The Government has been accused of misleading the public over its benefit sanctions programme after it admitted using fake quotes in a bid to promote its sanctions regime.
Learning disability charity Mencap said it was "unacceptable" that the Department for Work and Pensions to make up comments on leaflets that supported a sanctions system that has been criticised for causing extreme hardship.
Government officials had presented an "unrepresentative" view of benefit sanctions and their impact on disabled people, the charity added, and said the actions from DWP staff had led to Jobcentre staff failing to understand the needs of disabled people and placing "unrealistic demands on them".
The leaflet, which has now been withdrawn, included positive example stories from people who claimed to have interacted with the sanctions system.
In one example, titled "Sarah's story", a jobseeker is quoted as being "really pleased" after a cut to her benefits supposedly encouraged her to re-draft her CV.
"It's going to help me when I'm ready to go back to work," the fabricated quote reads.
Another, by a benefit claimant supposedly called "Zac", details the sanctions system working well.
But in response to a freedom of information request by the Welfare Weekly website the DWP said the quotes were not actually real cases and that the photos were not of real claimants.
The controversial sanctions regime, introduced by Work and Pensions Secretary Iain Duncan Smith in the last Government, has also been criticised for operating in an unfair and arbitrary way and has been the subject of legal challenges.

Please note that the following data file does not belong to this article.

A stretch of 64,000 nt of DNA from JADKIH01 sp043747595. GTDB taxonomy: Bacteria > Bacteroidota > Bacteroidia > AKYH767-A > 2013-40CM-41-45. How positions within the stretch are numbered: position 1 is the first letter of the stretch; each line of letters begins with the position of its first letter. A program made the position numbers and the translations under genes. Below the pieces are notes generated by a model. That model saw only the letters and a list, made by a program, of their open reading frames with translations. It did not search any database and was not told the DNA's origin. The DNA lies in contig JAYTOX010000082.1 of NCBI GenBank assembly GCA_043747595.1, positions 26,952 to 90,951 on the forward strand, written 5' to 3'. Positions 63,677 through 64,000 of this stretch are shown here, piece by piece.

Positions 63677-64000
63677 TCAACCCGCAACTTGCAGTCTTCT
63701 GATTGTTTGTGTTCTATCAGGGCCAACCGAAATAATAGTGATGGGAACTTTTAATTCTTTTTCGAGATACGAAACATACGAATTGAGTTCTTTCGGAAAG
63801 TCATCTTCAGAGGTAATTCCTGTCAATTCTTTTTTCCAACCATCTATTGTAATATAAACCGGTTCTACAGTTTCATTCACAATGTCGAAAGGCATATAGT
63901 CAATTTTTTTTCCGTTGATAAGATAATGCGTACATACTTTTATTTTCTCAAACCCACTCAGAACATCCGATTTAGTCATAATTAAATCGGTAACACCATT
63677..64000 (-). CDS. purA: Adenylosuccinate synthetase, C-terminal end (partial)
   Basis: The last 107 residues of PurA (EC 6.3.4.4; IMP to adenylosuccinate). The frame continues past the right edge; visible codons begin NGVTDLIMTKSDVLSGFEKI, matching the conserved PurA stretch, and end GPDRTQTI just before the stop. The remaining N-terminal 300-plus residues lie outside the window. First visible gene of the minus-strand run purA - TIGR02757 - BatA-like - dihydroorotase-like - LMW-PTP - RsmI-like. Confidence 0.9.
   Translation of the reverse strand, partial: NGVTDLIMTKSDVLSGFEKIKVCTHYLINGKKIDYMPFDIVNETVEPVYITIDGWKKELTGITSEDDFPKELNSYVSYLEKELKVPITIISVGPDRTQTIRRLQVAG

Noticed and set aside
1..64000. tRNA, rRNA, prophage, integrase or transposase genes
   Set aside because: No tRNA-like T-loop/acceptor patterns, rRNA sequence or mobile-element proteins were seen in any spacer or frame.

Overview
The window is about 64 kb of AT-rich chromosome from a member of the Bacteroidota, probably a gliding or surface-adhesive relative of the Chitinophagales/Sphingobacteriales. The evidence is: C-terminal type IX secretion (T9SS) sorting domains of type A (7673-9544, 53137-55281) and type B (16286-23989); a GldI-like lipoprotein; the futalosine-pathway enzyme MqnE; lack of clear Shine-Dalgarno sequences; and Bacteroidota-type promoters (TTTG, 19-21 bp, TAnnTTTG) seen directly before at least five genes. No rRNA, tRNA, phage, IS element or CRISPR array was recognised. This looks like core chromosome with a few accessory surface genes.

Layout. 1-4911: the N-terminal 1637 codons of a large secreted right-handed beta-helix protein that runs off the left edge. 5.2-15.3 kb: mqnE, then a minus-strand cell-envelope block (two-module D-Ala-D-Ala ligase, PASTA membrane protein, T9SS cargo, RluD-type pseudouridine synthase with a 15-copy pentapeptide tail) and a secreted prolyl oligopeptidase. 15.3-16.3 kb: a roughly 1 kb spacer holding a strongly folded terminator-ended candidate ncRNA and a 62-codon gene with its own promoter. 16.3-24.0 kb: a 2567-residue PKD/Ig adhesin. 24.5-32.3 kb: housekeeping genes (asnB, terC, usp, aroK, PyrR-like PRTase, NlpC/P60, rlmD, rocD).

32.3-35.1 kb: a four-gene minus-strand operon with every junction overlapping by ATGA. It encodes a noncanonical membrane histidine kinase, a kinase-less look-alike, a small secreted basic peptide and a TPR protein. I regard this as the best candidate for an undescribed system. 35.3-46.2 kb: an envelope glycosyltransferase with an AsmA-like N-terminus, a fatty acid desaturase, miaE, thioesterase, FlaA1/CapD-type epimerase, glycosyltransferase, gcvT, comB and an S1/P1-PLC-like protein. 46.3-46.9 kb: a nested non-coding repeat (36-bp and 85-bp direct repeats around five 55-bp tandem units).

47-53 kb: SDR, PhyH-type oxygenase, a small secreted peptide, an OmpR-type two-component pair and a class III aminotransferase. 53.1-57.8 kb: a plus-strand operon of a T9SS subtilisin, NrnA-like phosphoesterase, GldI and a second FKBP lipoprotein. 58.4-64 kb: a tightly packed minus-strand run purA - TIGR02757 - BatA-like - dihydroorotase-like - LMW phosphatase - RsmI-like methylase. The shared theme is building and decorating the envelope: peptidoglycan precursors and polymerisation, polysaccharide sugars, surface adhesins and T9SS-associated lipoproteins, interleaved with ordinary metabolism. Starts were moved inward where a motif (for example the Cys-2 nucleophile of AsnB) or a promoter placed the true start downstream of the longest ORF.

Responding to the admission from the DWP that officials made up quotes about sanctions, Dan Scorer, head of policy at Mencap said: "DWP's made up case studies present an unrepresentative view of the sanctions regime and its impact on disabled people.
"Benefits are a lifeline to many people with a learning disability who rely on them to make ends meet. We know many people have been sanctioned because Jobcentre staff don't understand their needs and place unrealistic demands on them while not providing support they need. To mislead the public on the effects of benefit sanctions in this way is unacceptable.”
The benefit sanctions system punishes benefit claimants for failing to meet a strict checklist for jobseekers.
Claimants can lose their benefits for up to three years in some circumstances and even tougher requirements will be introduced in 18 months that will see jobless 18 to 21-year-olds being sent on a three-week "bootcamp" or face losing their benefits.
Stephen Timms, Labour's shadow work and pensions secretary, said the admission that officials fabricated quotes should lead to sanctions targets for Jobcentre staff to be scrapped.
"You couldn’t make it up – but it seems Iain Duncan Smith can,” Mr Timms quipped. “The only way he can find backers for his sanctions regime is by inventing them.
“Instead of fabricating quotes pretending the system is working, he should scrap unfair sanctions targets for jobcentre staff and do more to protect vulnerable people from facing benefit sanctions.”
A Department for Work and Pensions spokesman told The Independent: “The case studies were used for illustrative purposes to help people understand how the benefit system works. They’re based on conversations our staff have had with claimants. They have now been removed to avoid confusion”.
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